Iris

This is a very, very old family recipe. If I am getting the story right, my great-great-great grandma used to make this. My favorite grandma taught me how to make it, but I have made a few changes to simplify the method. No one in my family knows how it got the name, but the great-great-great grandma was from Prussia, so perhaps something was lost in the translation?

The recipe is a touchy feely formula. For every two people you need two slices of bacon, one or two eggs (you know how hungry your people are), a fork full of flour, and a splash of milk. 

For our family of nine, I cut up  pound of bacon with my kitchen shears. Cook until crispy. Pour off most of the bacon grease. You only need to keep the little bit that is a pain to get out of the pan for this recipe. 

DSC 0049


I throw in an extra egg to even it out. I am sure someone will eat it. If I did two eggs per person I would not increase the bacon. I feel guilty enough for eating the bacon at all. We hardly ever do this… I just want you to know that. 

DSC 0052


Beat the eggs just to scramble them. You could add the flour first and use the fork to scramble. It would make less dirty dishes. 


DSC 0054


Add some milk. I am guessing this is about a tablespoon per couple. Maybe ¼ cup of milk for the nine of us.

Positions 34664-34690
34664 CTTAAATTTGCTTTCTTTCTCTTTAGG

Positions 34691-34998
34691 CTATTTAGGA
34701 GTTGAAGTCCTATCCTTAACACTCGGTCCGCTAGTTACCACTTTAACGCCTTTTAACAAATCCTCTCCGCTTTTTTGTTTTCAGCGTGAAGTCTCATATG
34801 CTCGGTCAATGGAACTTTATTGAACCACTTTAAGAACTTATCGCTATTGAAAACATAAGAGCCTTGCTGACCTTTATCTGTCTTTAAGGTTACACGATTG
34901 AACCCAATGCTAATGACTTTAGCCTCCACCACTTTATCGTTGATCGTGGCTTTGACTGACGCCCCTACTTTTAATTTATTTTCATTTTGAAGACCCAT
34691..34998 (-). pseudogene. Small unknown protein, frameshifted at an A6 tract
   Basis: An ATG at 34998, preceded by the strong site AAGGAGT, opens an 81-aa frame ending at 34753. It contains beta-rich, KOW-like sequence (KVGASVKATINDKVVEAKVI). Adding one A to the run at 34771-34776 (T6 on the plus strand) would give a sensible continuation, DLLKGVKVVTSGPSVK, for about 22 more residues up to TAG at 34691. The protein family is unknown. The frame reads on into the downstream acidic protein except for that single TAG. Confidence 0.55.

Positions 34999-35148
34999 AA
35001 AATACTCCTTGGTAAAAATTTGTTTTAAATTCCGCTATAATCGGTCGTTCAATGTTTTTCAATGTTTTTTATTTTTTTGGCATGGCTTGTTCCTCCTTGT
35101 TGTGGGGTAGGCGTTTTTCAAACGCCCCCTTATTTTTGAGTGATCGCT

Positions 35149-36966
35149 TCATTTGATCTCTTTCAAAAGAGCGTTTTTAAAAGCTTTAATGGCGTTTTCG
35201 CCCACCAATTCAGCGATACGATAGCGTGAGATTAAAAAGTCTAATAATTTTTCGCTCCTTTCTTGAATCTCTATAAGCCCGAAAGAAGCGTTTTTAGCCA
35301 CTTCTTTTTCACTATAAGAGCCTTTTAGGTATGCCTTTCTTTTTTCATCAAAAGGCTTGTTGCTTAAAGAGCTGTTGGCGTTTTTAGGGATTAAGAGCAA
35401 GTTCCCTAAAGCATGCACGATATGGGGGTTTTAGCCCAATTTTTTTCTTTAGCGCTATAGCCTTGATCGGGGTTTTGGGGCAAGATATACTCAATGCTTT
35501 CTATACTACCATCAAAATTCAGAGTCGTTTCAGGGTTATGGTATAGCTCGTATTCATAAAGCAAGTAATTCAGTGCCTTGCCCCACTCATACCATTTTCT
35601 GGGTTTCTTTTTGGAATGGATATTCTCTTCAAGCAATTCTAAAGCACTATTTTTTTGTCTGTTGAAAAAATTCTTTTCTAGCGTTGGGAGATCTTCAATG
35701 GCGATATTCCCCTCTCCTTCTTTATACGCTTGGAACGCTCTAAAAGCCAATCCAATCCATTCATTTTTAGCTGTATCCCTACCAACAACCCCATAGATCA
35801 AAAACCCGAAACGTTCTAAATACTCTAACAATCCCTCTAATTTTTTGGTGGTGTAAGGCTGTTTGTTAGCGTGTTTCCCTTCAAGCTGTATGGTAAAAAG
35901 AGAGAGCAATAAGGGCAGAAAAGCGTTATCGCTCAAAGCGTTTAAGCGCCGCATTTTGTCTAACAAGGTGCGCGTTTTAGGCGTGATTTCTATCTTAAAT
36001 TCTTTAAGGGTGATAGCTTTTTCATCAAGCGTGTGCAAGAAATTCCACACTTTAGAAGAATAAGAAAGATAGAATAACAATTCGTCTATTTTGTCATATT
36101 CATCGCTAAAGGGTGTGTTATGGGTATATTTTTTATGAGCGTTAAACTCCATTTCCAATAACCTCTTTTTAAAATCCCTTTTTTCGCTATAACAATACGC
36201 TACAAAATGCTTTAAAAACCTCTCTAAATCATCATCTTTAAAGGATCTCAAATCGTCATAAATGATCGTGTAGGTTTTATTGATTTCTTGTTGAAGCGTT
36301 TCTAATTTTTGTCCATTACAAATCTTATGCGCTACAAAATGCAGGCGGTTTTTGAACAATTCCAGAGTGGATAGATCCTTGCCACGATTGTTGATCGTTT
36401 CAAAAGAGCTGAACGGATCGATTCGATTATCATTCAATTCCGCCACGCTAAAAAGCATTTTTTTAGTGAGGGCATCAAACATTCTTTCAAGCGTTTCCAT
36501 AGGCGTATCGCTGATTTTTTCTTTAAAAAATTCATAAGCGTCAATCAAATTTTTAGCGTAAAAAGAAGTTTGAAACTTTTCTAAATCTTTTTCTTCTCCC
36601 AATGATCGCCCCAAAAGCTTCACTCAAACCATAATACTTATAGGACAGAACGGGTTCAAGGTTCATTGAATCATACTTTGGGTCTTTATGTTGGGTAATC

DSC 0055


Add some flour. Grandma might add more, but I think two forkfuls for all nine of us is great. Stir it in as well as you can. There will be tiny lumps, but it will be OK. 

DSC 0056
DSC 0057

Pour the egg mixture right on top of the cooked bacon. But don't stir it all up!

DSC 0059

As it cooks (medium heat) gently lift the edges with a spatula and let the wet part run underneath. 

DSC 0060

Let it cook a little and do it again. Gently lifting and letting the raw eggs go under the cooked eggs. 

DSC 0064
DSC 0065
DSC 0066

Eventually you end up with just a little bit of wet on top and it won't run underneath anymore. Your eggs are in layers. Gently cut them into large chunks with the spatula and turn the wet part over.  

DSC 0040

 Cook until lightly browned. It will look like this and taste like you are at my Grandma's house. 

DSC 0042

When I was in high school we lost power for a few weeks after a hurricane. My mom sent me out to cook Iris on the grill in the backyard. I didn't realize I used self rising flour. As it cooked, it expanded and overflowed the frying pan. I ran into the house calling for emergency back up. I thought it was the grill that caused the drama, but my mom figured it out and is still laughing about that to this very day! Self rising flour- not so good. Unless you have a large pan and need to feed the whole neighborhood. Just don't.

© Being Fruitful, 2012